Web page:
Rhetoric and Nation: The Formation of Hebrew National Culture, 1880-1990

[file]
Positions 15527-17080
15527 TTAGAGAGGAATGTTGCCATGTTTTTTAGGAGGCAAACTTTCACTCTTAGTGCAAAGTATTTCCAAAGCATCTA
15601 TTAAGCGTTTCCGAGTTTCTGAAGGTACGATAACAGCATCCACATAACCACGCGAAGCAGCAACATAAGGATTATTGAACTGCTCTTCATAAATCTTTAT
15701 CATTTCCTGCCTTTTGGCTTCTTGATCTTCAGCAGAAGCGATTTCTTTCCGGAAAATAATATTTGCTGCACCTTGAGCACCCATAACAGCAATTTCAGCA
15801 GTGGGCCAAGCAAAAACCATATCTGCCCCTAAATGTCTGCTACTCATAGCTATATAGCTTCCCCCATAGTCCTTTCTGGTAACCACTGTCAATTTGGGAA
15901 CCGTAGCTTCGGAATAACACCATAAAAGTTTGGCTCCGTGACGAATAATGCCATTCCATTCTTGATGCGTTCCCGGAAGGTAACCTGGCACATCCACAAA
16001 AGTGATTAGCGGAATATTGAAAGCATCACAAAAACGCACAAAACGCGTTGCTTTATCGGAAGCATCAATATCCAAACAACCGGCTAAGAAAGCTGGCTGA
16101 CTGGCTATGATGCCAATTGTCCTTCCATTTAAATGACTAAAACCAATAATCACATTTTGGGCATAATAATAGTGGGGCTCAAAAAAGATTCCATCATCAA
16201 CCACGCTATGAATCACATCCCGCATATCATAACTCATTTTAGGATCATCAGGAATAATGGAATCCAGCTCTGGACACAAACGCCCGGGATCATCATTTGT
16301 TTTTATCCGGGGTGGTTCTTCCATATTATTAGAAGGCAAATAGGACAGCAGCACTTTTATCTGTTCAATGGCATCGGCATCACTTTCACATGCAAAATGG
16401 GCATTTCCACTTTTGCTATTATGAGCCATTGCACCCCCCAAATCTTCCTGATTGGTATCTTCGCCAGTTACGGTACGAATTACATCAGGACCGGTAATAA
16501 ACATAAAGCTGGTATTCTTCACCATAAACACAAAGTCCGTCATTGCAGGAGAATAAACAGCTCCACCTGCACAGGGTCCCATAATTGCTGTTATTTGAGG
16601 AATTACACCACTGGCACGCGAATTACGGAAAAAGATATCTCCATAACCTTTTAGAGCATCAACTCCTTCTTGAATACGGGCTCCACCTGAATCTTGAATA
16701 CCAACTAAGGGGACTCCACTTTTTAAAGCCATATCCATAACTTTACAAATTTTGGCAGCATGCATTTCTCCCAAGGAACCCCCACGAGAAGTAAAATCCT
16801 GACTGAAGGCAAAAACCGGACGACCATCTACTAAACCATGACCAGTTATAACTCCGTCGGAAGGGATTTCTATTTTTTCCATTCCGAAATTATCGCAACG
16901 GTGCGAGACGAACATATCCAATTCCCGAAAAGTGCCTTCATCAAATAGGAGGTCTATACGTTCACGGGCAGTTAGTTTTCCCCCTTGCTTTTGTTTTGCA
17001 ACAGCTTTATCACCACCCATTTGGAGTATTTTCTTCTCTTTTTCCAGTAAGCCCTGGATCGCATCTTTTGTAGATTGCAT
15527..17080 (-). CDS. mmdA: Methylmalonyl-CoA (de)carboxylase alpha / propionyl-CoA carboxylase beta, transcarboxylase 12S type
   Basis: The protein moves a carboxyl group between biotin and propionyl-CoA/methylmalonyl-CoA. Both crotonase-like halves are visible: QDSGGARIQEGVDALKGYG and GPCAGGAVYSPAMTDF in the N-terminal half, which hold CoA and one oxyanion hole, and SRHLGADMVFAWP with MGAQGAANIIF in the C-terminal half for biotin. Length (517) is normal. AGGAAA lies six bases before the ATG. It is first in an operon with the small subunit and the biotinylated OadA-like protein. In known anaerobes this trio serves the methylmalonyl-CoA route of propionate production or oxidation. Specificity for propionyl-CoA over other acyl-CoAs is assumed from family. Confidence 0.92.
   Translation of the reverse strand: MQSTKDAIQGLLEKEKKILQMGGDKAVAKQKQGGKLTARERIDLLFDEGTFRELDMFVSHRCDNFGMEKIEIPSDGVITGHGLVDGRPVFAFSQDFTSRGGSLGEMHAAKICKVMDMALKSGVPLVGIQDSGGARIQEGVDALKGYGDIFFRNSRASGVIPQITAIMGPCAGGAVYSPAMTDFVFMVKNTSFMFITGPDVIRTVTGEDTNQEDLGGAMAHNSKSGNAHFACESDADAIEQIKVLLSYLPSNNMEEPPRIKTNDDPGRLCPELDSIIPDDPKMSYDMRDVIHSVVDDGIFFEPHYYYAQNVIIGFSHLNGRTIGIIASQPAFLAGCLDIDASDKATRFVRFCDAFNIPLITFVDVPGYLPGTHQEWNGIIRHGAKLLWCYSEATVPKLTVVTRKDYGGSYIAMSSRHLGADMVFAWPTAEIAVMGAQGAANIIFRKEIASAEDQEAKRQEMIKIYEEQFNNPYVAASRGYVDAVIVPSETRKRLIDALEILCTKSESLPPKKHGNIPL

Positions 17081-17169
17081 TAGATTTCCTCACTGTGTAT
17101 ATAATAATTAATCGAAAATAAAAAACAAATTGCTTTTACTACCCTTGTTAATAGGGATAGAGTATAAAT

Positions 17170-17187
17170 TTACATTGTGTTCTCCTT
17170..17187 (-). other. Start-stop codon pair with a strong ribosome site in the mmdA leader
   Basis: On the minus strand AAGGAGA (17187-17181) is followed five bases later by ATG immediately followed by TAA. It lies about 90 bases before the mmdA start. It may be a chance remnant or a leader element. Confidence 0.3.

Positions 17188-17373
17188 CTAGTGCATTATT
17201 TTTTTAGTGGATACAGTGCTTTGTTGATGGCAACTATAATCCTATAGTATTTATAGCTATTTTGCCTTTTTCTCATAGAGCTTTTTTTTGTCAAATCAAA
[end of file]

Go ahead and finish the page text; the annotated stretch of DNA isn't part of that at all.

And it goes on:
Recent and commonly accepted criticism holds that written and spoken Hebrew reveals a shared logic, a collective rhetoric that is identifiable and can be traced as an evolving phenomenon throughout the centuries. Ginsburg charts the emergence and formation of the Hebrew discourse of the nation from the late 19th century through the late 20th century. He challenges these notions of a common rhetoric by considering three areas of writing: literature, literary and cultural criticism, and ideological and political writings. Ginsburg argues that each text presents its own singular logic. Through close readings of key canonical texts, the author demonstrates that the Hebrew discourse of the nation should not be conceived as coherent and cohesive but, rather, as an assemblage of singular, disparate moments.